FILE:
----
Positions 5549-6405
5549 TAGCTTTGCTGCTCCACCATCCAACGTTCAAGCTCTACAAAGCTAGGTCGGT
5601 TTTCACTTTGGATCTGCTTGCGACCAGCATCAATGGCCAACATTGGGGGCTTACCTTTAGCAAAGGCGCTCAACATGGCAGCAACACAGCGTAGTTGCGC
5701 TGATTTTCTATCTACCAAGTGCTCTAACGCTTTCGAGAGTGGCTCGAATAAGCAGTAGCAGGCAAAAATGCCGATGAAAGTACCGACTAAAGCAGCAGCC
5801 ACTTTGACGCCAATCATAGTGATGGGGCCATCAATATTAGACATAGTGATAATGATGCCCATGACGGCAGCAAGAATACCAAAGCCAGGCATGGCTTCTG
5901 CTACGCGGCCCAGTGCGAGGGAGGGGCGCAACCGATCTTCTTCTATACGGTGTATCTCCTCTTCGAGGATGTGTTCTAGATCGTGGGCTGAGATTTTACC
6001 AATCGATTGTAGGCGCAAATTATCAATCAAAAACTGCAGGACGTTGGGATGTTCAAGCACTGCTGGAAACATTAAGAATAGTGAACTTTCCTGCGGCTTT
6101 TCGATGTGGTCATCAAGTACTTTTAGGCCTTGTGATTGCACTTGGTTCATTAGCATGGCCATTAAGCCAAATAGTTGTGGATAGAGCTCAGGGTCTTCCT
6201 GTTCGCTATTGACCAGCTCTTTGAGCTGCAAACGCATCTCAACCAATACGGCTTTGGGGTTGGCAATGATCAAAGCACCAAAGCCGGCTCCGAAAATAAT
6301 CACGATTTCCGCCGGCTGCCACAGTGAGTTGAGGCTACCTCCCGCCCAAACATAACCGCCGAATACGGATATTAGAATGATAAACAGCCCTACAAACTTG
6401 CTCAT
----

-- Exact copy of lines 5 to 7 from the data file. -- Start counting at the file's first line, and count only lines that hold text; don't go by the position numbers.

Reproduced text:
5801 ACTTTGACGCCAATCATAGTGATGGGGCCATCAATATTAGACATAGTGATAATGATGCCCATGACGGCAGCAAGAATACCAAAGCCAGGCATGGCTTCTG
5901 CTACGCGGCCCAGTGCGAGGGAGGGGCGCAACCGATCTTCTTCTATACGGTGTATCTCCTCTTCGAGGATGTGTTCTAGATCGTGGGCTGAGATTTTACC
6001 AATCGATTGTAGGCGCAAATTATCAATCAAAAACTGCAGGACGTTGGGATGTTCAAGCACTGCTGGAAACATTAAGAATAGTGAACTTTCCTGCGGCTTT